Moffat County residents raised $1,400 to assist the striking Co-Op Miners of Huntington, Utah, during a solidarity dinner and meeting at St. Michael's Catholic Church Saturday night.
Those at the dinner joined the ranks of union supporters in Tennessee, Illinois and Los Angeles who have sent money to the miners. Help has come from as far away as England, where a coal miners union donated $1,175 to the Co-Op miners.
The miners have been on strike for more than 100 days now, protesting low pay and alleged unsafe working conditions at C. W. Mining Company's Bear Canyon mine, commonly called Co-Op mine.
Karen Ray, a member of a Craig committee collecting food and money for the miners, said support from local businesses has been "wonderful." She and other committee members planned the dinner for two weeks.
Organizers requested a $10 donation per person. Tacos, enchiladas, barbecue chicken, desserts and plenty of other food was donated by Casa Loya, Pat's Roosterante, Tortilleria Azteca, Serendipity's Coffee Shop and Wild West BBQ.
Four Co-Op miners, Gonzalo Salazar, Domingo Olivas, Guillermo Hernandez and Arturo Rodriguez, drove from Huntington to attend the dinner, and spent the night with local families before returning to Utah the next day.
The striking miners are Mexican immigrants, but supporters at Saturdays event were white and Hispanic. Salazar, speaking through an interpreter, said many supporters from California are black and Asian.
"The Americans are helping us," he said.
The miners said the cross-cultural support they've received is a turnabout from their situation at the mine. All the miners agreed they've been taken advantage of because of their ethnicity. Salazar said white miners who refused to tolerate working conditions walked off the job, but Hispanics stayed and put up with it because it's harder for them to find another job.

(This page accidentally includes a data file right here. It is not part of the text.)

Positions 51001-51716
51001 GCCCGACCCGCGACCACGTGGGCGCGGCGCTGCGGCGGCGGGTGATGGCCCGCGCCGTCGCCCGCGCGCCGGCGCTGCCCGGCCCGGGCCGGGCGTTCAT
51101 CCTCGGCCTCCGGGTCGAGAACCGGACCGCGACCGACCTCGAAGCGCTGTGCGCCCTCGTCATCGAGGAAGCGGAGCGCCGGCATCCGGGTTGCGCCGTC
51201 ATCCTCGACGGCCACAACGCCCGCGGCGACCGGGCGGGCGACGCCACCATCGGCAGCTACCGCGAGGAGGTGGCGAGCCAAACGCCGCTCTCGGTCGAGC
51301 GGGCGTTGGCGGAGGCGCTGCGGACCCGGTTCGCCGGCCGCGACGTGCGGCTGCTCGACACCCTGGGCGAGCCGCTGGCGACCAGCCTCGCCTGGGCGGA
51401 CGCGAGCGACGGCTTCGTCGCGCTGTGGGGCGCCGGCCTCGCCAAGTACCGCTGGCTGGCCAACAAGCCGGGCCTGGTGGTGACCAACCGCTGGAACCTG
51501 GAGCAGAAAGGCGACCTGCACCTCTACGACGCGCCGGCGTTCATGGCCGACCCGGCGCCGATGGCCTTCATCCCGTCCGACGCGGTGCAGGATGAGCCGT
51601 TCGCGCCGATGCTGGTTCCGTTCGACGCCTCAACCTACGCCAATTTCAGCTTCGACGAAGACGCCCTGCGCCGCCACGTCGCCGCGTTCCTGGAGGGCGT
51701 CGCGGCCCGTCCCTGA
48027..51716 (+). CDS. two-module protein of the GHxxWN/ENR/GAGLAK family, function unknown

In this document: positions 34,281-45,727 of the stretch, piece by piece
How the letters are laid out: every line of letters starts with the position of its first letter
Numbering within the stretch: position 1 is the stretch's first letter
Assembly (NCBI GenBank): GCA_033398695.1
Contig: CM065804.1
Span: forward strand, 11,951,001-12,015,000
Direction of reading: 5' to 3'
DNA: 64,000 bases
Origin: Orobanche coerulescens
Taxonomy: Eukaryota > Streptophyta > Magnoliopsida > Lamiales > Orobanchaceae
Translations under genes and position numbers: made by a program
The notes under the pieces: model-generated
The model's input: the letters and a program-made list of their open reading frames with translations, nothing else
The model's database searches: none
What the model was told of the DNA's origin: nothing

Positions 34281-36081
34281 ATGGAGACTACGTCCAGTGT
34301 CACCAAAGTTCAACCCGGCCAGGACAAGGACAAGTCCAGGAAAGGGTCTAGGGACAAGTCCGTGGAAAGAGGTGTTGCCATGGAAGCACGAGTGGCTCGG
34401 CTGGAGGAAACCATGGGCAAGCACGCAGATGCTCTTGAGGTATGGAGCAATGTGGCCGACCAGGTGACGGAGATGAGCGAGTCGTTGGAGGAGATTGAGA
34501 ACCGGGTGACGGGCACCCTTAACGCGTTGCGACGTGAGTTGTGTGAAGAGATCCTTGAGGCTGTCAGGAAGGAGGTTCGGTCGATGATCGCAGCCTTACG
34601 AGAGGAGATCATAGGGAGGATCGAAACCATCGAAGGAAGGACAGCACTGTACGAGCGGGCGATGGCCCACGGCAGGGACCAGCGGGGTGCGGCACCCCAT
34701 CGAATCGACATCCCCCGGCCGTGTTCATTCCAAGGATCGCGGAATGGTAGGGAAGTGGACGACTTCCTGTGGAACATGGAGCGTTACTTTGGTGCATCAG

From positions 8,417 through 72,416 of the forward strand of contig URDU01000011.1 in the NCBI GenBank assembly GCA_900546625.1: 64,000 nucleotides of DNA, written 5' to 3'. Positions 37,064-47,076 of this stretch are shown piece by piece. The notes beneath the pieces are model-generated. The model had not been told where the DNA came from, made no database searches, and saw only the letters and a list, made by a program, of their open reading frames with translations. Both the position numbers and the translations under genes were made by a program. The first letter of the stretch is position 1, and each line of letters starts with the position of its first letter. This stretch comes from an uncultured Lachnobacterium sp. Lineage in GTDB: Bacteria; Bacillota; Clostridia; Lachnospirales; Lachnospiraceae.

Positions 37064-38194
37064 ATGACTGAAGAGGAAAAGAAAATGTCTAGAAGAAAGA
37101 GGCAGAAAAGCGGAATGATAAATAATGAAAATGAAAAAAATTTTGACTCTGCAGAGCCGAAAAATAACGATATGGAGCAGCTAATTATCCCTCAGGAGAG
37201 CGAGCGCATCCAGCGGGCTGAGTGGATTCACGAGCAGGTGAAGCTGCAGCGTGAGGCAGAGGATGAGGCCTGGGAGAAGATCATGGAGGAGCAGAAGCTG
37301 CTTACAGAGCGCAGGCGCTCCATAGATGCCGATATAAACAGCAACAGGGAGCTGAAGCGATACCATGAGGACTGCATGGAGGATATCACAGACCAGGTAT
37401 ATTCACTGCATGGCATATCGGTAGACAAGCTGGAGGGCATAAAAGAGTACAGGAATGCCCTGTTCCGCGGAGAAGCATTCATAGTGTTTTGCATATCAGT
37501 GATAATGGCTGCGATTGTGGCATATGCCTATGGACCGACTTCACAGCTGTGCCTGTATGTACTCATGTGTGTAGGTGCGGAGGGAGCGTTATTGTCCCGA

The miners allege they were paid between $5.25 and $7 an hour, received no health insurance or benefits, and were forced to work in violation of Mine Safety and Health Administration regulations.
Salazar said the miners have been strongly supported by the Roman Catholic Church. Father Roger Lascelle said it's not unusual for the church to help labor causes.
"The church has always been for the working man," Lascelle said. "It's a common sense thing, so when approached about it, it was easy to decide to support them."
Carol Amy spoke after the dinner representing United Mine Workers of America Local 1799.
"Our relatives were immigrants and had to struggle years ago," she said. "Now new immigrants have a new struggle."
Rob Gebhart can be reached at 824-7031 or by e-mail at firstname.lastname@example.org.